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|any grains such as oats, wheat, barley, millet or rye etc.|
Groats (or in some cases, 'berries'), are the hulled kernels of various cereal grains such as oat, wheat, and rye. Groats are whole grains that include the cereal germ and fiber-rich bran portion of the grain as well as the endosperm (which is the usual product of milling).
Groats are nutritious but hard to chew, so they are often soaked before cooking. Groats are used in soups and porridges: steel-cut oats is simply another name for sliced oat groats.
Groats are also used in some sausages such as black puddings. A traditional dish from the Black Country in England is groaty pudding (not to be confused with groats pudding). Groaty pudding is made from soaked groats, leeks, onions, beef and beef stock, and baked for up to 16 hours; it is a traditional meal on Guy Fawkes Night..
The grain is cleaned, sorted by grain size and peeled (if necessary) before being husked. Additionally, the grains can be sliced on a "Groat Cutter" which can be adjusted to cut fine, medium or coarse groats. Regardless, thereafter the groats are freed from any adhering parts of the shell by a brushing machine. In the case of cut groats their fragments are sorted by size by sieving.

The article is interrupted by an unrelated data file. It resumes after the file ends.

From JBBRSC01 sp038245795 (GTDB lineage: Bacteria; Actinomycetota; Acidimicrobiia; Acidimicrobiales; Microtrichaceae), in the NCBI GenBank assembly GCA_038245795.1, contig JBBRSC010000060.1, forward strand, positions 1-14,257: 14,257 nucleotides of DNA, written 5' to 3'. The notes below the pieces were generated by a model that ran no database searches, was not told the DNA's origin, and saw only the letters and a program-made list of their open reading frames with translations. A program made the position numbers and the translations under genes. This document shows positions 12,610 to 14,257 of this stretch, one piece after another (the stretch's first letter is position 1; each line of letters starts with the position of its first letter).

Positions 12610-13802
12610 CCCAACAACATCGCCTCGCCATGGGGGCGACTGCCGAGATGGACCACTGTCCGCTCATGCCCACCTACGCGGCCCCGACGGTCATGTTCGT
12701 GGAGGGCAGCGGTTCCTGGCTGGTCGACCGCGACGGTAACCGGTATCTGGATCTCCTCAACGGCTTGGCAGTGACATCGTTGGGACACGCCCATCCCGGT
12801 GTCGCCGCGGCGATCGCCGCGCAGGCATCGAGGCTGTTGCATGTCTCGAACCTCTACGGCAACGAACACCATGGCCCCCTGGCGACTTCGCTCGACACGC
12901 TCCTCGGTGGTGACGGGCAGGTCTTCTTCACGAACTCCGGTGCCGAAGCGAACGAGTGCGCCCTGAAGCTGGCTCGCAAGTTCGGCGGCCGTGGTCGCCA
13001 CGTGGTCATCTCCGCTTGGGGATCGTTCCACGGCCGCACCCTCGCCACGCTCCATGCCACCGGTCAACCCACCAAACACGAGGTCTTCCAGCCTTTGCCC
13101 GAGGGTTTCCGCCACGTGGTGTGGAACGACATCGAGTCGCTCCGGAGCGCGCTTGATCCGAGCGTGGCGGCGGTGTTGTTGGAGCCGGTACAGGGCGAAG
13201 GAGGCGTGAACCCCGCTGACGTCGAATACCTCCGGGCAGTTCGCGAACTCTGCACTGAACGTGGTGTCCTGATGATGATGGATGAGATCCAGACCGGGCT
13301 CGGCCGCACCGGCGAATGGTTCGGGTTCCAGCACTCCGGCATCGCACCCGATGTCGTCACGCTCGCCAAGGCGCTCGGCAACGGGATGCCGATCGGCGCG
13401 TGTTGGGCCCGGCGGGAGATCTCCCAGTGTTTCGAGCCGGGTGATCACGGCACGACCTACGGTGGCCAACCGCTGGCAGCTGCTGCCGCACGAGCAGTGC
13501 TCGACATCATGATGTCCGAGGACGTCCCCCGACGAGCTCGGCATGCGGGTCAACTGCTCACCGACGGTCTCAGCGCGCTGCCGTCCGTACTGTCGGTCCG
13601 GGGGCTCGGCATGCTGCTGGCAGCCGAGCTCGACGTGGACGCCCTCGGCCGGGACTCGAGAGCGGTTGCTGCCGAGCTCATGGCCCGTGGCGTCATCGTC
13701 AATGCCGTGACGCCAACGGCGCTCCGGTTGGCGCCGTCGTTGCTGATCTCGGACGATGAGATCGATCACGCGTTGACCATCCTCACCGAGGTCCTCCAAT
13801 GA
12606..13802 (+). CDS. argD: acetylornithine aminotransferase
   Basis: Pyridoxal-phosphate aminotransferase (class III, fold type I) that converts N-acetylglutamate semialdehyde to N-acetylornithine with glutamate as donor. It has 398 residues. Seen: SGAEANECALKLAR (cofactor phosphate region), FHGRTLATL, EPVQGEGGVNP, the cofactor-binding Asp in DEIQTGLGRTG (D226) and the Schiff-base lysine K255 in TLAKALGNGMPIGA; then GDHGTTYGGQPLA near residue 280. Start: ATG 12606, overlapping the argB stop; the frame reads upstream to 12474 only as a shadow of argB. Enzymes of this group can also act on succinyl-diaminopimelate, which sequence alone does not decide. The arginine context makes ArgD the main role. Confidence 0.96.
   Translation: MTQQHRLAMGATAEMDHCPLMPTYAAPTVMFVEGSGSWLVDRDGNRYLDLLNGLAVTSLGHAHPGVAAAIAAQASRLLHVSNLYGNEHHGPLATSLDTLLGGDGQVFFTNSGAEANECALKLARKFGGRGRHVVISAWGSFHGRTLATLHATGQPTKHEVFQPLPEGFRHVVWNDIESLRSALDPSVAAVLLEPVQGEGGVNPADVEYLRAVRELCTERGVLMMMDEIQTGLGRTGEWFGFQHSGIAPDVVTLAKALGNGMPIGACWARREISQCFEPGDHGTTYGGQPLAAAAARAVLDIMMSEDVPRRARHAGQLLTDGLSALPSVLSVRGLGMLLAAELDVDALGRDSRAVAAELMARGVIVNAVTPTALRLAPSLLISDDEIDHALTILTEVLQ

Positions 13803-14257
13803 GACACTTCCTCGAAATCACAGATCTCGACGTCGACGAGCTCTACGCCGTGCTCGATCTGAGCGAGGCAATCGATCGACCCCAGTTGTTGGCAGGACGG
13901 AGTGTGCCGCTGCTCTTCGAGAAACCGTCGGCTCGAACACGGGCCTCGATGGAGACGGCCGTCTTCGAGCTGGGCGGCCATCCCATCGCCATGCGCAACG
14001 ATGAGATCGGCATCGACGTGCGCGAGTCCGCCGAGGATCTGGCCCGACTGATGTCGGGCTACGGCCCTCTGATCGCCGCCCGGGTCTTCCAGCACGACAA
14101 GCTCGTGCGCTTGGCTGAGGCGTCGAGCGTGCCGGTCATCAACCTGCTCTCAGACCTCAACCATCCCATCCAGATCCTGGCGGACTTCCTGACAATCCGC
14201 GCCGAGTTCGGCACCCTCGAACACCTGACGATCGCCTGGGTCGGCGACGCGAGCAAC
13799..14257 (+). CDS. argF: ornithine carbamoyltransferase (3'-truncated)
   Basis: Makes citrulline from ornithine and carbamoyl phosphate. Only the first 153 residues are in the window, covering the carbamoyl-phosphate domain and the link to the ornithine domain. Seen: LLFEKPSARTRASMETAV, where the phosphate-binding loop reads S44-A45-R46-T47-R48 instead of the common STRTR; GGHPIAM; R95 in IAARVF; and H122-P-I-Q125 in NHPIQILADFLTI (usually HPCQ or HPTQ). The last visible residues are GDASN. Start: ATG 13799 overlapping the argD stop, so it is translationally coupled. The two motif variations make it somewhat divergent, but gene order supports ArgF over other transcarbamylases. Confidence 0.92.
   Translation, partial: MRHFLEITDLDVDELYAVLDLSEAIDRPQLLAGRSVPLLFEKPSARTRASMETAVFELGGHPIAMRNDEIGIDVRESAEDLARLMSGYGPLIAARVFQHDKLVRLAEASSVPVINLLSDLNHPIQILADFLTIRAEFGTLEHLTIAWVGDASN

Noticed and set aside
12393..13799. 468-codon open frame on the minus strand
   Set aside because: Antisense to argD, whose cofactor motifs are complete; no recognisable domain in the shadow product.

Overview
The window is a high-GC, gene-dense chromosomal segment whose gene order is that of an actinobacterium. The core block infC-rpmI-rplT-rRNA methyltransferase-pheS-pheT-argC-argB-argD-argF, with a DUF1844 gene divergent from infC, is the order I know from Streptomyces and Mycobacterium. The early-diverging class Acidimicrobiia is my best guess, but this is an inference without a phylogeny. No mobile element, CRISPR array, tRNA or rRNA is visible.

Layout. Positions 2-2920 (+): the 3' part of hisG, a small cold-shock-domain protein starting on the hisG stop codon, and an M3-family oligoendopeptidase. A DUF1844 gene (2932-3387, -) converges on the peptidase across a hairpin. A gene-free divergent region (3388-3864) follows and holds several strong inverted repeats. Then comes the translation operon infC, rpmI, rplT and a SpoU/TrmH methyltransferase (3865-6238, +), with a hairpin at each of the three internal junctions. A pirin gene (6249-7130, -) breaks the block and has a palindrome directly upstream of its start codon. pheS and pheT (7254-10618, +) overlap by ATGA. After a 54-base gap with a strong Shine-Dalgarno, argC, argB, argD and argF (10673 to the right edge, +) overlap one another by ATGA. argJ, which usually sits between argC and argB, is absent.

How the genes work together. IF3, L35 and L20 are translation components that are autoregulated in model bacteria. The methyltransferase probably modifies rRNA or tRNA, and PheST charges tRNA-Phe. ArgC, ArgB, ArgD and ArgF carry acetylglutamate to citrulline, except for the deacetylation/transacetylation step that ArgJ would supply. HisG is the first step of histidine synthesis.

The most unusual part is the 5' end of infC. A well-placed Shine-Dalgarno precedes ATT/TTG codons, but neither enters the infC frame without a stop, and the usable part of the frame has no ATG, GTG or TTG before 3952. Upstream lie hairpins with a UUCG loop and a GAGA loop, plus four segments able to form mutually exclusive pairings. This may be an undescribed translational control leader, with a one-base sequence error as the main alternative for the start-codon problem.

Types of groats
- Buckwheat groats
It is more common to refer to grains of Barley and Maize as "corns" not groats, so while one might refer to oat groats, one would refer to Barley corn or Maize corn. Normally when one says the word "groat" the reference is to oats, and when using the word "corn" alone it refers to Maize.
- "Product Review-Grains". Thrive with the Basics. 14 November 2011. Retrieved 17 August 2012.
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